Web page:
[Guest post by the Reverend about the orphanage we work with in Africa.]
It was hot. Africa hot.
The director of Children’s Redemption Orphanage Home (Frank), the caregivers for the children (Abubaka and Victoria) and I, sat on a handmade bench and sweat. I asked, “What business could we start that would generate revenue for the orphan homes? What business could we do here that would enable us to help more children?”
The answer was unanimous.
I sure could have gone for some ice at that moment.
Frank and his colleagues explained how valuable ice was in their setting; they described how most locals dried their catch in the sun or by fire. Doing so enabled them to preserve the fish for travel and sale at markets near and far. However, dried fish was not worth near as much as chilled fish.
If we had a way to make ice and sell it to the fisherman, their sales would increase, revenue would be generated for CROH and more orphans could have their physical, emotional, social, psychological and spiritual needs met.
I saw the beauty and simplicity of their idea and I was in. All we needed was several thousand dollars.
Upon arriving back home, I told everyone that I encountered about The Ice Project. I described the need and the plan, and I waited.
Finally, I received an email from someone I did not know named Linda that read, “I am interested in supporting a child in Sierra Leone. Please contact me to tell me how I can get started. Thanks so much.”
I explained to Linda that we currently did not have any children that needed sponsors, so she had three options
One, she could wait until a precious little boy or girl came and start supporting then.
Two, she could start supporting a yet-to-arrive-child now and the money would be used on various items (mattresses, bunk beds, etc.).
Three, she could give to the Ice Project.
I also attached a picture of the 18 wonderful children, which, I’m pretty sure, melted her heart because she responded with, “Oh my gosh, thanks for the picture, I’m so in love!”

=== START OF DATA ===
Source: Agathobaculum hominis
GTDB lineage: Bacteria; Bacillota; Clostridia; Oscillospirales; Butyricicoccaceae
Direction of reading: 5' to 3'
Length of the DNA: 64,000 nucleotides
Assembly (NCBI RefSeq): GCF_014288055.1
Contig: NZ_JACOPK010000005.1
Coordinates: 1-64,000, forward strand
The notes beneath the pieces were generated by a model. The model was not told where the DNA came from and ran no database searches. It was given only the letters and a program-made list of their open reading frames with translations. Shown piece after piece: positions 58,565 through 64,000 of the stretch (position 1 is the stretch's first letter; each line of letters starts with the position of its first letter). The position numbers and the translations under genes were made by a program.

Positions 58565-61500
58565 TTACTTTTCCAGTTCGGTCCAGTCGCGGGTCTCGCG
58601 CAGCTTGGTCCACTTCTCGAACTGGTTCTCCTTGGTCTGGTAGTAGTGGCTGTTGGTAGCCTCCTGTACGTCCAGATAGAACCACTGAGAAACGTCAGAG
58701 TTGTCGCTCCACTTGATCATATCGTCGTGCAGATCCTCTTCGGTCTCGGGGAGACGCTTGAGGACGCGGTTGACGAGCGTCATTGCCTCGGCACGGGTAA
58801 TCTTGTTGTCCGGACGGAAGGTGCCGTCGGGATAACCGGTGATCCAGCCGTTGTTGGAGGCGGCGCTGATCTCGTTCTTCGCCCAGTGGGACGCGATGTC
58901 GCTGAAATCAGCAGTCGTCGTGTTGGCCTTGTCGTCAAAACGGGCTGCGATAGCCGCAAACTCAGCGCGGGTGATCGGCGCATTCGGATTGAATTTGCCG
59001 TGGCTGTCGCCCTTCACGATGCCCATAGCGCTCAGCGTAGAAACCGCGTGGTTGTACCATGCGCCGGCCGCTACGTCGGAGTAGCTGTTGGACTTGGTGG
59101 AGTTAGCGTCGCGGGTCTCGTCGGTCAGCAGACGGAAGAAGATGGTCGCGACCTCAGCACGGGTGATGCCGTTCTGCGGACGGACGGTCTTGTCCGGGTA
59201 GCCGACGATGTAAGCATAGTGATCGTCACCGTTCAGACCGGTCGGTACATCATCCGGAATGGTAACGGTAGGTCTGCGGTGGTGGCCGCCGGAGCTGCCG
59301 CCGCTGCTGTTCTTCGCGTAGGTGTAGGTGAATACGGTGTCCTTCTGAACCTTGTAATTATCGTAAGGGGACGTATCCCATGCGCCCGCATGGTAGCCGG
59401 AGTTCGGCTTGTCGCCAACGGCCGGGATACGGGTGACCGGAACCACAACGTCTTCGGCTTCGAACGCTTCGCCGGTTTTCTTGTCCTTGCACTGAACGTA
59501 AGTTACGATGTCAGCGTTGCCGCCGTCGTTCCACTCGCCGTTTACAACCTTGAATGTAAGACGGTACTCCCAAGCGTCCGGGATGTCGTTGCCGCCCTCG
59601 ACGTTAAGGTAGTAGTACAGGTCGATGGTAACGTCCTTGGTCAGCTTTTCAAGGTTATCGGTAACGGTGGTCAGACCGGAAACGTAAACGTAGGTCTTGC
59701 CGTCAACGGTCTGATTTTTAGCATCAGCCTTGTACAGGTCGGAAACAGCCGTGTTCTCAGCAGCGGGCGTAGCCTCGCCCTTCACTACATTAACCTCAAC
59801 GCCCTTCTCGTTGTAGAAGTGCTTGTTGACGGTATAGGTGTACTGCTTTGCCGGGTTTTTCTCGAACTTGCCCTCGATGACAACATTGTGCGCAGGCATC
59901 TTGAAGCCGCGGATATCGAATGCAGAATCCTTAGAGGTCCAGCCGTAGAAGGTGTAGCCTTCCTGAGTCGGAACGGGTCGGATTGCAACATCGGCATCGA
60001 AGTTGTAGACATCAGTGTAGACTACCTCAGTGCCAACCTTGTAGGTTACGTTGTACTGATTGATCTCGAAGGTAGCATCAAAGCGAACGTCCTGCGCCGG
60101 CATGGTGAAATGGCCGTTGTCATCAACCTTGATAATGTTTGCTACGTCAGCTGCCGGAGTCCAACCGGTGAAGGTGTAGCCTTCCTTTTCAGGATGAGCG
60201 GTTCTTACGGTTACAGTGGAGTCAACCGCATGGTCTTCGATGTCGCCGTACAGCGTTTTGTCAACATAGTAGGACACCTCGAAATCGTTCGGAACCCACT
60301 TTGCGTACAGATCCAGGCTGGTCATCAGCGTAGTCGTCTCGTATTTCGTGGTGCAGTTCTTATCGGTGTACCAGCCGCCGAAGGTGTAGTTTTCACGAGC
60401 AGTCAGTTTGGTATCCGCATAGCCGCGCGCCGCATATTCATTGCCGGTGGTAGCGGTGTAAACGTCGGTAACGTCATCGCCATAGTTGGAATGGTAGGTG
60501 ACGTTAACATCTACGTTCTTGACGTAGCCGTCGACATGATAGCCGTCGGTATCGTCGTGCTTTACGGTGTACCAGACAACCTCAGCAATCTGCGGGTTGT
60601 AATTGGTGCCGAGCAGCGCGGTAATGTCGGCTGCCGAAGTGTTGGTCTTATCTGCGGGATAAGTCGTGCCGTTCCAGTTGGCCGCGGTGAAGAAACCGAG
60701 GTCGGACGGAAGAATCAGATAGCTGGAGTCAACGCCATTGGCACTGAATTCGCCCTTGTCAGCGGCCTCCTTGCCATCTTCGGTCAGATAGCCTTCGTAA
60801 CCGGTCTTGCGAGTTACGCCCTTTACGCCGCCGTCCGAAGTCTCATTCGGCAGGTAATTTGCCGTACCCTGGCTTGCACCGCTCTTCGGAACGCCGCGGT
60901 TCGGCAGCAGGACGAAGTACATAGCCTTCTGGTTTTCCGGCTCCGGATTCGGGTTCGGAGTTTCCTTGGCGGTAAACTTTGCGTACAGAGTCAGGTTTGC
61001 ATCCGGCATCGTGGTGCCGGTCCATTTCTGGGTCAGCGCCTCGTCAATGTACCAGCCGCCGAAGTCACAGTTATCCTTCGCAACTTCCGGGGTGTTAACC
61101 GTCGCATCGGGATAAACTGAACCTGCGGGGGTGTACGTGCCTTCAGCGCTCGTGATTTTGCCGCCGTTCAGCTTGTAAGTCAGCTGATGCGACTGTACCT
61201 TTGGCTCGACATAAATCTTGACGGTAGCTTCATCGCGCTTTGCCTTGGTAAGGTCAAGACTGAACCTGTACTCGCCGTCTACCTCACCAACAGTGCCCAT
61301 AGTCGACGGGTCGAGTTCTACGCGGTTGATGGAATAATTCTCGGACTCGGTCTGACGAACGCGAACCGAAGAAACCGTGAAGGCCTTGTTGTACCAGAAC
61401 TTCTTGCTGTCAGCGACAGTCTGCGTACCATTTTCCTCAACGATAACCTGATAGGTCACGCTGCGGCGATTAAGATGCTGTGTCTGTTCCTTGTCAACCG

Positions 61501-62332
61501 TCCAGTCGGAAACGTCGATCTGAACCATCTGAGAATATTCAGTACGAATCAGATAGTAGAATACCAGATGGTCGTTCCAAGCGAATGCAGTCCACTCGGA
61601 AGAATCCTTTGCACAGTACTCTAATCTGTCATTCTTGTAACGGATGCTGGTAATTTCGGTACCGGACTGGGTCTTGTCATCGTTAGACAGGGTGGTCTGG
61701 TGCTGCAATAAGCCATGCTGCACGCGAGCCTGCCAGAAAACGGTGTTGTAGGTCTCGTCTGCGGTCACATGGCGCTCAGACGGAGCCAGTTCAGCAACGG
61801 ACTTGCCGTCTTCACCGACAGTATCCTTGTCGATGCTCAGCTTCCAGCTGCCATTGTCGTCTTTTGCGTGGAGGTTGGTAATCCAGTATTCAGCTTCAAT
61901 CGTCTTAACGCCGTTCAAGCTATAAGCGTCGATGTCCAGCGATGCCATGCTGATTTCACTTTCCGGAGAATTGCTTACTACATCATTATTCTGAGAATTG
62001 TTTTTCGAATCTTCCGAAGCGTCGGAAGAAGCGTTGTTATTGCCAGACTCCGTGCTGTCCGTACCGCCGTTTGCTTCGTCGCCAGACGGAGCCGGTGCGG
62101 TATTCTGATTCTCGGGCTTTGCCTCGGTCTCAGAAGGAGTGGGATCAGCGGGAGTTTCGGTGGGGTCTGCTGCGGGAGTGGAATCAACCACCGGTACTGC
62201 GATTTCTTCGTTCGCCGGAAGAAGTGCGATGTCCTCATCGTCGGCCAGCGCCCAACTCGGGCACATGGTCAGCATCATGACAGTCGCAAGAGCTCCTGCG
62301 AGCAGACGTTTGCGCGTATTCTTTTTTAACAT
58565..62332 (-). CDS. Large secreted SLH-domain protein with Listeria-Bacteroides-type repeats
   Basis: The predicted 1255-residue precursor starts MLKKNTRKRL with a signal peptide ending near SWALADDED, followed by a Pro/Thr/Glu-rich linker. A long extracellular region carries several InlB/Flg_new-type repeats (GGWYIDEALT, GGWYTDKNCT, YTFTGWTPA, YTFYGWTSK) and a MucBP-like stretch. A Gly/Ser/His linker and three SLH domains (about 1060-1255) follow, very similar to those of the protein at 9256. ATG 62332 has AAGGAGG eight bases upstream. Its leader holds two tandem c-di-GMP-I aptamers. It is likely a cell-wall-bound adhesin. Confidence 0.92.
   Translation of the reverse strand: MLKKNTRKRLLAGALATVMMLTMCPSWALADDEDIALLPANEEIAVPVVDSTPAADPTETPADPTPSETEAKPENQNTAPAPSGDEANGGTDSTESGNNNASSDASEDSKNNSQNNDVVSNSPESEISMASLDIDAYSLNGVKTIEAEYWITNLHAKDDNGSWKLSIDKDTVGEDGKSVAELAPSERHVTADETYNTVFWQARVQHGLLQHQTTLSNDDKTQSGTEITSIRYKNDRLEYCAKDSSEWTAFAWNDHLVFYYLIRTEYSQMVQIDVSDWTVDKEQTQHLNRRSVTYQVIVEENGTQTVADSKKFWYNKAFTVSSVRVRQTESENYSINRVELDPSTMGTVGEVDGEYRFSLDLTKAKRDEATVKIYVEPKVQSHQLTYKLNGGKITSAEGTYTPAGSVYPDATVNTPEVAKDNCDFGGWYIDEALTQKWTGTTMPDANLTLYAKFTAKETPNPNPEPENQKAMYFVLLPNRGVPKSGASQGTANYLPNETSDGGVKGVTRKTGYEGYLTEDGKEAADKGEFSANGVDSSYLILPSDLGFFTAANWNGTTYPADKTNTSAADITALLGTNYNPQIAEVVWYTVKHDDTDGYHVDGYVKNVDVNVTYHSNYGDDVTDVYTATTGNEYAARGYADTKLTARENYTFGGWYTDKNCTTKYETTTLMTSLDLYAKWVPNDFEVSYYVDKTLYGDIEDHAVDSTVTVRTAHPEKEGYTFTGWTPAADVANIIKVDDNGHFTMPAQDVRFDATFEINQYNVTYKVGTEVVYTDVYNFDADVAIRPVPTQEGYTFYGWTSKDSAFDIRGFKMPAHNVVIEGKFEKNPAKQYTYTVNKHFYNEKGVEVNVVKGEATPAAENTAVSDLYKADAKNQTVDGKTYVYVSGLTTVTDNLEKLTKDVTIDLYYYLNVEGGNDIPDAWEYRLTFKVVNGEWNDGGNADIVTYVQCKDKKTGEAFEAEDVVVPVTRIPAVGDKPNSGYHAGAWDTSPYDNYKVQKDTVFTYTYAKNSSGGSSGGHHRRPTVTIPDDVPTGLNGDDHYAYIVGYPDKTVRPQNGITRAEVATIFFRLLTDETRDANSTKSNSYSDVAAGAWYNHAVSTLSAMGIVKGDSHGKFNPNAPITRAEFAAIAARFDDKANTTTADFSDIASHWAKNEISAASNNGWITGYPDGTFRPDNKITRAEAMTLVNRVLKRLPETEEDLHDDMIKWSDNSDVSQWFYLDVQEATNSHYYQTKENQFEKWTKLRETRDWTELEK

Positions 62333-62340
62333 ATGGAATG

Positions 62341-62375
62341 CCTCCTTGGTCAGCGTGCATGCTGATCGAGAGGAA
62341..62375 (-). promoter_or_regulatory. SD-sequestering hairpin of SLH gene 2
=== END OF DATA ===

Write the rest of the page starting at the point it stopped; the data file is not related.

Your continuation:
Additionally, she wanted more information about The Ice Project. I sent her facts, figures and totals and closed the email with this, “Don’t feel obligated to put any cash towards this; it is entirely up to you. If you can give 10 bucks, great! If not, great! Follow whatever the Lord leads you to do.”
Linda responded with, “Well, don’t freak out but I would like to donate the [needed amount] all at once. My husband recently passed away and surprised me with a bit of money to take care of end-of-life expenses. I’ve done that and I have just about [the needed amount] left over. He would have loved to help with this; the concept of helping them to help themselves would have been right up his alley. In earlier days, he would have hoped to go over there, help set it up and [help get a] business system going. So, I would like to donate this remaining money he provided me to this project in his name: Harry T. Kelly.
God is good.
In the midst of personal tragedy, Linda chose to be generous and show kindness. Generations, literally generations to come will be changed because of the gift; unknown numbers of orphans will be reaping the fruits of their concern.
If you ever had the blessing of meeting Mr. Harry T. Kelly, I’m envious. I did not know the man, but because of my friendship with his wife, I can say with certainty that he was a thoughtful, generous, compassionate human being. When he saw a need, he met that need. He loved his wife, his children and his neighbor, even if he/she was on the other side of the planet.
We are working right now to open the doors of C.R.O.H. Kelly Ice. Because of this small business, ice will be provided to local fisherman, and sustainability and security will be brought to Kadiatu, Paul, Joseph, Christopher, Esther, Haja, Usifu, Muhamed, Raymond, Hasanatu, Esther, Sorie, James, Aminata, Ishmel, Zinab, Mayamu and Junior.
On behalf of all the kiddos and staff of Children’s Redemption Orphanage Home:
Thank you to the Kelly family.